7 How did firm 1 gain an advantage? Commitment Firm 1 could commit to produce more when its production decision was observable by 2 Strategic substitutes Further, firm 1 s good is a (perfect) substitute for 2 s good. By committing to produce more, firm 2 was obliged to scale back production Thus, the two goods are strategic substitutes. More generally, back to Cournot competition If the (inverse) demand is P=ab(Q₁+Q₂). The marginal revenues of firms 1 and 2 are MR₁(Q₁,Q₂) = abq₂2bq₁ MR₂(Q₁,Q₂) = abq₁2bq₂ Assume constant marginal costs c₁ and c₂. Setting MR=MC, we have abq₂2bq₁=c₁for firm 1. Firm 1 s reaction function: Q₁=r₁(Q₂)=(ac₁)/(2b)(1/2)Q₂ Similarly, firm 2 s reaction function: Q₂=r₂(Q₁)=(ac₂)/(2b)(1/2)Q₁ Reaction Functions Isoprofit curves for firm 1 7
8 Firm 1 s Isoprofit curve Cournot Equilibrium In case c 1 = c 2 =c, we have Q 1c =Q 2c =(ac)/3 Extensions: Changes in Marginal Cost Collusion 8
9 Firm 2 colludes but firm 1 cheats Firm 1 s profit exceeds that under Cournot competition Bertrand Oligopoly Model An industry is characterized as a Bertrand oligopoly if: There are few firms in the market serving many consumers. The firms produce identical products as a constant marginal cost. Firms engage in price competition and react optimally to prices charged by competitors. Consumers have perfect information and there are no transaction costs. Barriers to entry exist. Consider a Bertrand duopoly, and both firms have the same marginal cost. Price war  Both firms charge a price equal to marginal cost: P₁=P₂=MC! If fixed costs >0, both earn negative profits! Hence a so called Bertrand paradox!! 9
10 Some solutions to the Bertrand paradox Product Differentiation  undercutting will not steal all the sale from the other firm Capacity constraint (Edgeworth) price cutting now is less profitable if you cannot satisfy the extra quantity demanded (because of your limited capacity) Kreps & Scheinkman (1983, Bell J. of Economics)  "Quantity Precommitment & Bertrand Competition yield Cournot Outcomes" in stage 1, two firms choose capacity In stage 2, after capacities fixed and observed, the two firms choose prices Result: Cournot outcome is replicated Application 1: Capital investment capital investment (equipment, building, etc.) as a deterrence device many such investment is sunk cost and difficult to resell, making it a credible threat to potential entrants Application 2: Horizontal Merger Before merger three firms (each with one plant), same marginal costs, Cournot competition After merger firm 1 and firm 2 merge together to become a mega firm, with a single ownermanager making decisions for both plants, marginal cost in each plant remains unchanged, Cournot competition Further insights: Merger and divisionalization Horizontal merger  which allows output decision coordination among the merged firms  is beneficial only when a sufficiently large fraction of firms are involved More generally, flexibility and ability of coordination might weaken one's position to profit [ inflexibility may improve your profitability] Oligopolists have incentives to divisionalize, franchise, and even divest [ set off assets] M  form firms  e.g., General Motor, consisting of a number of almost autonomous divisions selling often same class of automobiles 10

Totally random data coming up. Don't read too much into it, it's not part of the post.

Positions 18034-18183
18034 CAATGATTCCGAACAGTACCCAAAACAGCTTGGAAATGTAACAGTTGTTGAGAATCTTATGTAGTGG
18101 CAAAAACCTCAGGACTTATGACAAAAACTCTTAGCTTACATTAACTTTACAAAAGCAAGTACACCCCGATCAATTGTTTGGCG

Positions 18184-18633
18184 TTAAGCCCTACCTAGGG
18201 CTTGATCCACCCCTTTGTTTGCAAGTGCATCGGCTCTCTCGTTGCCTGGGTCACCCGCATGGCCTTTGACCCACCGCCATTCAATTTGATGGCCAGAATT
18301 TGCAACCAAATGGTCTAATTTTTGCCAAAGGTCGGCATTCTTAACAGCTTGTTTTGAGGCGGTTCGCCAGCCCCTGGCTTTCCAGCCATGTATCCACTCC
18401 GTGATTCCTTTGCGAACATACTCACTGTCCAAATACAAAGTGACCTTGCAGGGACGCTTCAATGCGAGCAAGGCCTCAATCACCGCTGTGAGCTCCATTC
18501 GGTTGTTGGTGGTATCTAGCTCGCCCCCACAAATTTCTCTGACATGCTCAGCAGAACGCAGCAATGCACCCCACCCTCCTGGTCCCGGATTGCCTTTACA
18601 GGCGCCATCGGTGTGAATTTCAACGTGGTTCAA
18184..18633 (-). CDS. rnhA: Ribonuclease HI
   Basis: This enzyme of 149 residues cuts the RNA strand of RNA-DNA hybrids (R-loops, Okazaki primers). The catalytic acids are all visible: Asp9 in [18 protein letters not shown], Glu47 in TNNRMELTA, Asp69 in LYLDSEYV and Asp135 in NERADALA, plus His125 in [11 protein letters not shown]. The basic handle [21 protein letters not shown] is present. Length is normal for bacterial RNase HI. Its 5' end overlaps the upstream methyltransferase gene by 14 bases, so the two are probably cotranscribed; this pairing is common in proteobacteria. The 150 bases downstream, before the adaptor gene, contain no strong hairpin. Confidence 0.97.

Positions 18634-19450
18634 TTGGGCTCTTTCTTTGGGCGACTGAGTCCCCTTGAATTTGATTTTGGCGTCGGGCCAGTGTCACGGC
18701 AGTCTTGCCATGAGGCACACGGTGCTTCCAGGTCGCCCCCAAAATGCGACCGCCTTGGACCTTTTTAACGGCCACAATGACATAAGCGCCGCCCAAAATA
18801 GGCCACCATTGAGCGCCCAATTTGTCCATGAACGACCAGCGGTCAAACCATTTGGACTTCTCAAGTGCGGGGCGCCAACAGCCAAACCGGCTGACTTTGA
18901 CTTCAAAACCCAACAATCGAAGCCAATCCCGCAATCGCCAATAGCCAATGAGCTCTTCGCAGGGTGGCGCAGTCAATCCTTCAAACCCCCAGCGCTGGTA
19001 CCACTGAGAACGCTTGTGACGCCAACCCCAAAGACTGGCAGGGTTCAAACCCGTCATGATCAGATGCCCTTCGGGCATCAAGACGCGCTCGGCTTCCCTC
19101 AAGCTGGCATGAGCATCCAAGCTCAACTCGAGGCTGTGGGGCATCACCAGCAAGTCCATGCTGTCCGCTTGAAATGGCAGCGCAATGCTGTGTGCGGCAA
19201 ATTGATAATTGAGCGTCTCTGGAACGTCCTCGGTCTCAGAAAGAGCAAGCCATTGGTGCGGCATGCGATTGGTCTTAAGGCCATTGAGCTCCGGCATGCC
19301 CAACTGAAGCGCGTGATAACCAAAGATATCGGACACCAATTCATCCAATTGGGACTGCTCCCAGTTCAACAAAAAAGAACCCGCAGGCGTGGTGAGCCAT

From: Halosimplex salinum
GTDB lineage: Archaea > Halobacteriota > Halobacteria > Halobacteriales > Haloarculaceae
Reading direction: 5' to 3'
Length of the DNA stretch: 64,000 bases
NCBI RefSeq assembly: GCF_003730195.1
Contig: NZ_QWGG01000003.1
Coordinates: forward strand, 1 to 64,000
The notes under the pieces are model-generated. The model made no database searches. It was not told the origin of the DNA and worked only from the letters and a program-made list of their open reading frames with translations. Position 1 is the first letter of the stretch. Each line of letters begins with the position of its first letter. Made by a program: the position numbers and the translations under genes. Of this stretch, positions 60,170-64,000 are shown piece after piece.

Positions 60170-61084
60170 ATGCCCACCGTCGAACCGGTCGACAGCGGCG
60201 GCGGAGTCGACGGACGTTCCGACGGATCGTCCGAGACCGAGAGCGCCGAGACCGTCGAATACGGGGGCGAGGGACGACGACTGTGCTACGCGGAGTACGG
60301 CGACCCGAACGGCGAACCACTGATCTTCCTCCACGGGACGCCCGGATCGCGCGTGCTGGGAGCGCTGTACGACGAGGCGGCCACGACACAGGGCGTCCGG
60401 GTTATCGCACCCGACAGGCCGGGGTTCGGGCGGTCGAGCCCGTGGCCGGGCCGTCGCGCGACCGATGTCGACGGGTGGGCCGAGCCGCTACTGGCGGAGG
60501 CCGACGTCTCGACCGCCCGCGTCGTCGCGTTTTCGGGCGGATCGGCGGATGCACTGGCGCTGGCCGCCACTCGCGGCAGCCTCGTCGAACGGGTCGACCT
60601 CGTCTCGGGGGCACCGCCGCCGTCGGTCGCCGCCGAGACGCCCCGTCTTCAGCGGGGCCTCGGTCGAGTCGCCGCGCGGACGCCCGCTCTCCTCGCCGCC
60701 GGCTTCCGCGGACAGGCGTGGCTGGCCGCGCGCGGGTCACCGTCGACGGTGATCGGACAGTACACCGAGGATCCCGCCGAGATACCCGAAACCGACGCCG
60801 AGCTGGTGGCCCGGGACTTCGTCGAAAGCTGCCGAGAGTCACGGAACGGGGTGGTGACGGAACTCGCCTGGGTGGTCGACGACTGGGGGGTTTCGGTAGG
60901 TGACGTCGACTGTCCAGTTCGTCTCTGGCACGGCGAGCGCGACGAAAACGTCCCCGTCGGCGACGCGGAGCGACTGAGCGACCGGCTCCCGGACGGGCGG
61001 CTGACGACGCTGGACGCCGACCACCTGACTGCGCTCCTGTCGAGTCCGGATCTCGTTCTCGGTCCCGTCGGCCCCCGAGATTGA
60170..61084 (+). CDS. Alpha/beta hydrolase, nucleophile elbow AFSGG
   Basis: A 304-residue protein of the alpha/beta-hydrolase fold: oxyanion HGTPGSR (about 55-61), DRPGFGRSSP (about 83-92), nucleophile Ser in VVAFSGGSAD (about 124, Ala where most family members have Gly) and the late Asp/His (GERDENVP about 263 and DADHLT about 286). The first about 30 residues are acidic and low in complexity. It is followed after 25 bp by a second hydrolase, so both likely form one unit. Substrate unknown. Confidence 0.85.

11 Alfred P. Sloan and General Motors Alfred Sloan (1963): According to General Motors plan of organization the activities of any specific Operation are under the absolute control of the General Manager of that Division, subject only to very broad contact with the general officers of the Corporation. Description of GM s operating divisions in Moody s Instustrial Manual (1993): each of which is selfcontained administrative unit with a general manager responsible for all functional activities of his division. Other major automobile manufacturers have similar structures. Divisionalization Divisionalization is traditionally explained by the difficulty arising from managing a large firm Baye, Crocker, and Ju (1996, AER) argue that in the absence of such consideration, divisionalization still arises from strategic interaction in oligopolistic competition a fixed number of firms in stage 1, each firm decides the number of autonomous divisions to have (divisionalization is costly) in stage 2, all divisions of all firms compete by choosing output levels In equilibrium, each firm chooses more than one division despite costs to set up a division Commitment not to intervene Assumption in the paper: the headquarters can commit not to interfere with each autonomous division's decision. In reality. Is this assumption reasonable? Or how firms can make it to happen? compensation of each division's manager is made to depend on his sale, making the manager defiant to headquarters' incentive to coordinate, if any. franchising divestiture Recap Three models of oligopoly have been introduced. Interdependence of choices are emphasized. A lot of interesting issues can be addressed. 11